For sure, that is why after suffering so much discrimination, due to where i hail from in Kenya, a war conflict area, so coming out, I said that I would not run away from my problems at home. Now they say I am not a Kenyan, I am an Africa because when you are out, they say these Africans they are not good but I say no. I have two legs, they have two legs. We Africans we have strong air and our brains are strong as well. So I will do it and there are more Africans who will rise. I stood for Africa.
What do you think about racism in sports in society generally?
It is huge. For example in doping, they always talk about doping in Africa and Russia. It is all political. It is not just about sport. I am sorry to say this. If someone in America or UK fails a drug test, there will be less media attention but if it was someone from Kenya or Russia, the media will blow it out of proportion. They forget that sin is a sin regardless of who commits it. That in itself is racism and they should stop it. Because most of our athletes are working very hard and we are also human beings. I would like to challenge African people especially AU and all our leaders to have competitions in our countries. Create activities for our athletes to get better at their crafts. We also need to free ourselves from corruption so the world does not keep laughing at us. I like to say this because I am also a politician. Instead of our leaders to use our money in Africa, they take it to the western world. They have to develop sports in Africa so that we can invite our friends from the West. For example, we train in Germany, we can also invite Germany to train their athletes in Africa. So in that case, we have unity and people will respect our hospitality. Africa has very high hospitality.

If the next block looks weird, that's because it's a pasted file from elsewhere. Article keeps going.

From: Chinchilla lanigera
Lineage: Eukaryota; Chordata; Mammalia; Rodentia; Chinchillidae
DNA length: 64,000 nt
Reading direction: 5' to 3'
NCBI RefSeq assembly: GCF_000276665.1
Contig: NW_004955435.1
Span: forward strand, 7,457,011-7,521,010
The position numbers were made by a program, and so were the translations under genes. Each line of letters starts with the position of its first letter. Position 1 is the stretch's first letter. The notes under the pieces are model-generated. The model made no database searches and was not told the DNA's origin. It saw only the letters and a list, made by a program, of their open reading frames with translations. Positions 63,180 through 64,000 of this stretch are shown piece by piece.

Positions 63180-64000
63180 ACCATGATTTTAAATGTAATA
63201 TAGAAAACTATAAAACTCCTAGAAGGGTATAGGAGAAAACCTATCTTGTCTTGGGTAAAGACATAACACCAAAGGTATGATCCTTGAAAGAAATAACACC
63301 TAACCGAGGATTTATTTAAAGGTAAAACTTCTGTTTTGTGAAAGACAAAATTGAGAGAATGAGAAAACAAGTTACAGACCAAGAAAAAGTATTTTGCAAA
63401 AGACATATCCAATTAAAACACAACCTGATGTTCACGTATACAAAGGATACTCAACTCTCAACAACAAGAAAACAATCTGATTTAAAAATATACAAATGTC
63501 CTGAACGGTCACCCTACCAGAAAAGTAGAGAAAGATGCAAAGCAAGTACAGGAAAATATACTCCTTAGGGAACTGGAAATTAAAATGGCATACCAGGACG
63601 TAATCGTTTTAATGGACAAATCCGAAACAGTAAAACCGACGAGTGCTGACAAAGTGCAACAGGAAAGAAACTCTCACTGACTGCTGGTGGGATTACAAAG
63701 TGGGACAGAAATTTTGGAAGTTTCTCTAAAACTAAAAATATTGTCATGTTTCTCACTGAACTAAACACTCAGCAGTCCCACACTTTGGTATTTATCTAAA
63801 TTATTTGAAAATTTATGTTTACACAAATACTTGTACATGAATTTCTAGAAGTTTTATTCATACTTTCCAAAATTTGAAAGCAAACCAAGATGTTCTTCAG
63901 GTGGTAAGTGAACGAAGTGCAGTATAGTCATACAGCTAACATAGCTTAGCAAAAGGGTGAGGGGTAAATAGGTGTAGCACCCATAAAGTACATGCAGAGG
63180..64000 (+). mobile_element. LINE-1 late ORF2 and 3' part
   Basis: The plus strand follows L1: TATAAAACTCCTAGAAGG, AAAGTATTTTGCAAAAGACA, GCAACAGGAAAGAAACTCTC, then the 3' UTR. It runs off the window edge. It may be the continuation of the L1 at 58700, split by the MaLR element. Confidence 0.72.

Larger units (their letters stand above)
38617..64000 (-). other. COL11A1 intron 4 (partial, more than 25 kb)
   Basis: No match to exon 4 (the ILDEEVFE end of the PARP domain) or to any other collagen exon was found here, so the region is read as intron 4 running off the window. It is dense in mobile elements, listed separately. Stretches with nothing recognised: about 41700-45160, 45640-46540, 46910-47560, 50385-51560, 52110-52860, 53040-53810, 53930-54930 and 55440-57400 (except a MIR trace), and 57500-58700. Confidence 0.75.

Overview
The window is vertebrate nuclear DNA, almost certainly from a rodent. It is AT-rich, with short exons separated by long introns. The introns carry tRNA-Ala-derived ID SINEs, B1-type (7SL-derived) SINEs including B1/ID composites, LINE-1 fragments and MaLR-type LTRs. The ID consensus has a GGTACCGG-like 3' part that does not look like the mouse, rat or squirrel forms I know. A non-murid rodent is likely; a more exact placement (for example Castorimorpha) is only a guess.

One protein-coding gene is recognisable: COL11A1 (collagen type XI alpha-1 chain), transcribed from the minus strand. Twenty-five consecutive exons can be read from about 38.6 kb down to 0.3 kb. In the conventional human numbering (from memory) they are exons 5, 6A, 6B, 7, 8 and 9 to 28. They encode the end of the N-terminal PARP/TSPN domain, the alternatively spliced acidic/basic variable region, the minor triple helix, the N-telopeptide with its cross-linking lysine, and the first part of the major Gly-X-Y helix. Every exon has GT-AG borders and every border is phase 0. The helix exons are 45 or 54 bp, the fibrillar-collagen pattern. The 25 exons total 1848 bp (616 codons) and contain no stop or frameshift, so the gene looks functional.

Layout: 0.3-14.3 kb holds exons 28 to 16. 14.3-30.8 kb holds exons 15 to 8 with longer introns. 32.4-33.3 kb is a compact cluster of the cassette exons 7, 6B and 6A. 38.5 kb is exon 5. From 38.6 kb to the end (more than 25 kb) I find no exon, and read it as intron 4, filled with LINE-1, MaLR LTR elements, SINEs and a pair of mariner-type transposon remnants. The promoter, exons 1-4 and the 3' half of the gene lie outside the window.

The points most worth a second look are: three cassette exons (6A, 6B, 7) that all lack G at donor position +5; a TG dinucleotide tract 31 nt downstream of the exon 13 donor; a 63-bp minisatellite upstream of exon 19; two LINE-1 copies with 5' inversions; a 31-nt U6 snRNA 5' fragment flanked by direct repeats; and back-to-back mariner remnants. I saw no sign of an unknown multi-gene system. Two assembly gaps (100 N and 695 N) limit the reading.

You are going to lead the refugee athletes to Tokyo 2020 again. How do you think this initiative can change the lives of these refugee athletes and other refugees worldwide?
I am very happy and I want to thank Dr Thomas Bach, the International Olympic Committee (IOC) President for initiating this idea and standing by it. Since the inception of the Olympic games, no one ever thought of refugees and they have always been there. It was in 2014 when Thomas Bach became the president, he said that apart from their refugee status, they are also human beings and despite the fact they fled their countries, it does not mean we should be overlooked.
So their children should be represented at the Olympics and that way, other nations who host refugees can see that they are hosting refugees who are now Olympians. I am really happy that I am the African women who worked with the refugees and the “Chef De Mission” of the first refugee team to the Olympics in 2016. I am also going to lead the team again to Tokyo 2020.
How prepared is Kenya for Tokyo 2020?
Kenya we are preparing, we are trying and everybody knows the Olympics is the Olympics and you have to be prepared and how is Nigeria?
Me: We are not preparing well.
No, why? And this is a country that we always look forward to winning medals for the continent of Africa.
So what do you think is the problem with Nigeria?
I think it is the same problems we have in Kenya and that is politics. You are a rich country and your leaders should take the preparation of athletes seriously because they are ambassadors, they will not only Nigerian ambassadors, they are also going to be ambassadors for Africa because we count the medals collectively and it is Nigeria, Kenya, Uganda, Morocco and Ethiopia that are the medal hopefuls for Africa at the Olympic games. You, as a journalist, do not stop telling the leaders the truth so they can do the right thing.
Which between Football and Athletics is more popular in Kenya?
Of course, many people love football but football never brings medals but athletics bring medals and the athletes work hard so let us support those who bring medals. Kids are kids but when it comes to athletics, they should support them from primary school till professional level.